I don’t really think your situation is/was less shitty. You ended up with more debt than me.

                Blah blah your degree was worth more, blah. The point is you ended up with more debt.

                I think people should be able to get an education without going into debt. People should be able to pay for their homes without going into debt. Just because this is a debt driven society doesn’t mean that’s right.

                • The point is that your situation was shittier than mine is. You got deeper into debt.

                  There are people who pay for their educations and houses in full. There’s no reason anyone should have to take a loan. I could save up 100,000 and buy a house for that, and I wouldn’t have any debt.

                • “You ended up with more debt than me.”

                  What is your point?

                  “I think people should be able to get an education without going into debt. People should be able to pay for their homes without going into debt.”

                  and I think my bosses should pay me more because I am so damn attractive, but we’ll see if either of these Nirvanas come to fruition

  1. C,

    All this time and you still don’t get it do you? You are exhausting.

    “The point is that your situation was shittier than mine is.”

    You may not agree, but that is different from not understanding but there is a difference between good debt and bad debt.

    Let’s say I start a laundromat tomorrow (my mid-term hope/dream) and I take on 200K worth of debt to do it, but the business is bringing in 100K per year. Am I in a shittier situation?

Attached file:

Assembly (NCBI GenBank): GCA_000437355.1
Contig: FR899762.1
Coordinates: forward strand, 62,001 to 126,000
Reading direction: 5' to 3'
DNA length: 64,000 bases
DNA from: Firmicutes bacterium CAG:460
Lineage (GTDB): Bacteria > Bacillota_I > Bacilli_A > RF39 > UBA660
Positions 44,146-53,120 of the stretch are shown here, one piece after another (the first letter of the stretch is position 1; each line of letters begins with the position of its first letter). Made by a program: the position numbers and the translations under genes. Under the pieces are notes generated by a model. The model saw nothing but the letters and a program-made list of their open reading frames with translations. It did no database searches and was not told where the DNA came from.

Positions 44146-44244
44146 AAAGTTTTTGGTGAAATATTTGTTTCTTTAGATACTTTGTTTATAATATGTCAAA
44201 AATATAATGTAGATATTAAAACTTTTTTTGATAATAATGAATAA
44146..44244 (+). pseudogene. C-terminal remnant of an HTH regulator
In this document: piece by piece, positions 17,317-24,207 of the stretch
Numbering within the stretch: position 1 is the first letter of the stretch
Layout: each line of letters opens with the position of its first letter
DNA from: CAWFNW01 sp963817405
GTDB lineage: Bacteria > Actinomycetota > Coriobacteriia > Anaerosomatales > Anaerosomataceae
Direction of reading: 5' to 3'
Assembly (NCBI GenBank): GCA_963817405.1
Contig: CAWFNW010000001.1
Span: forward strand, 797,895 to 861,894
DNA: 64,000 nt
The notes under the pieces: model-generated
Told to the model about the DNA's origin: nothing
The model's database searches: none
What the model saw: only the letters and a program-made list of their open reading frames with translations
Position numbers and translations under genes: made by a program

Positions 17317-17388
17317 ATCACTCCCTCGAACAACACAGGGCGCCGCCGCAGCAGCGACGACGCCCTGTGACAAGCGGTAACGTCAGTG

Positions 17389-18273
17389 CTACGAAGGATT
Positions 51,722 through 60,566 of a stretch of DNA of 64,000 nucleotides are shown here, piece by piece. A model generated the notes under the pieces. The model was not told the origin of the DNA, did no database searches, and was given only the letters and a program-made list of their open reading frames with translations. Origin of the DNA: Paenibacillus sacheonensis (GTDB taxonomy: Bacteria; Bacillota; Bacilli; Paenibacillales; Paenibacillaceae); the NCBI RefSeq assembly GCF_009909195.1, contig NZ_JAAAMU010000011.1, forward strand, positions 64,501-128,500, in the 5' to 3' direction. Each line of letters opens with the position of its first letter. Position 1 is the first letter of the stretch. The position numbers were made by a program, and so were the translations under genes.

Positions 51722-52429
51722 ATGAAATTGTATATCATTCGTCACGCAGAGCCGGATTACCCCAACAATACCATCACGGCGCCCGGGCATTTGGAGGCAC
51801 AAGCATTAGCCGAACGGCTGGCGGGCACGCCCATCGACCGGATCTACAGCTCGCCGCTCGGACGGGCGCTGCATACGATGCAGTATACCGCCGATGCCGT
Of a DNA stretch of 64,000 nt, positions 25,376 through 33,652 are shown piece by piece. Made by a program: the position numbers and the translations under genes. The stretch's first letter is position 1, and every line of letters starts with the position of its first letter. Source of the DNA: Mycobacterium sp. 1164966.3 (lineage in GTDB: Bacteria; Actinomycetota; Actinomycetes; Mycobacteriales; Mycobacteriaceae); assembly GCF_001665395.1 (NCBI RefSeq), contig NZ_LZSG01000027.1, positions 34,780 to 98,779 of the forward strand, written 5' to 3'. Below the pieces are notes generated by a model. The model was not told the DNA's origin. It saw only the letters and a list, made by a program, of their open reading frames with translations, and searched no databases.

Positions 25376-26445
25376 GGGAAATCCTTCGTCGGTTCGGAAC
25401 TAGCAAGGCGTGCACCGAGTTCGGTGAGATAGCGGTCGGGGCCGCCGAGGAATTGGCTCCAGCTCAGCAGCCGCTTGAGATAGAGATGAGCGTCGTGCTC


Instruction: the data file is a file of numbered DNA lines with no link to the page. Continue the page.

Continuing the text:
Real Numbers: I bought a house for $250K and it is now worth 300K I leveraged $232K of it with a mortgage. I am making $50K on that home when I sell it, am I in a shittier situation than you b/c I had a mortgage? That is lunacy.

    Real Numbers: My school loans which at their height topped more than double your school loans has provided me with a wonder of opportunities for the low cost of a couple hundred bucks a month to service the debt.

    Notwithstanding the above, when does the situation ever not get shittier? is it when I pay off all my loans and still have the assets (home/business and or degree)? or is it always shittier because I had the loans? lol

  2. Writing about loans doesn’t mean involving people into debts. It’s life and sometimes most of us have emergencies and urgent situations. Emergency fund is a great thing, and it’s a must have for people who don’t want to make debts and want to feel financially secured, but it’s not worth to forget that we live in the US where 28% do not have emergency savings. So taking out a loan is a necessity sometimes, the most important a borrower to know that taking out a loan is making a debt and feel all the responsibility of loan repayment. Knowledge is important and I am sure, the more people will know about finances, loans, debts, money and etc the more it will help to save them from financial illiteracy.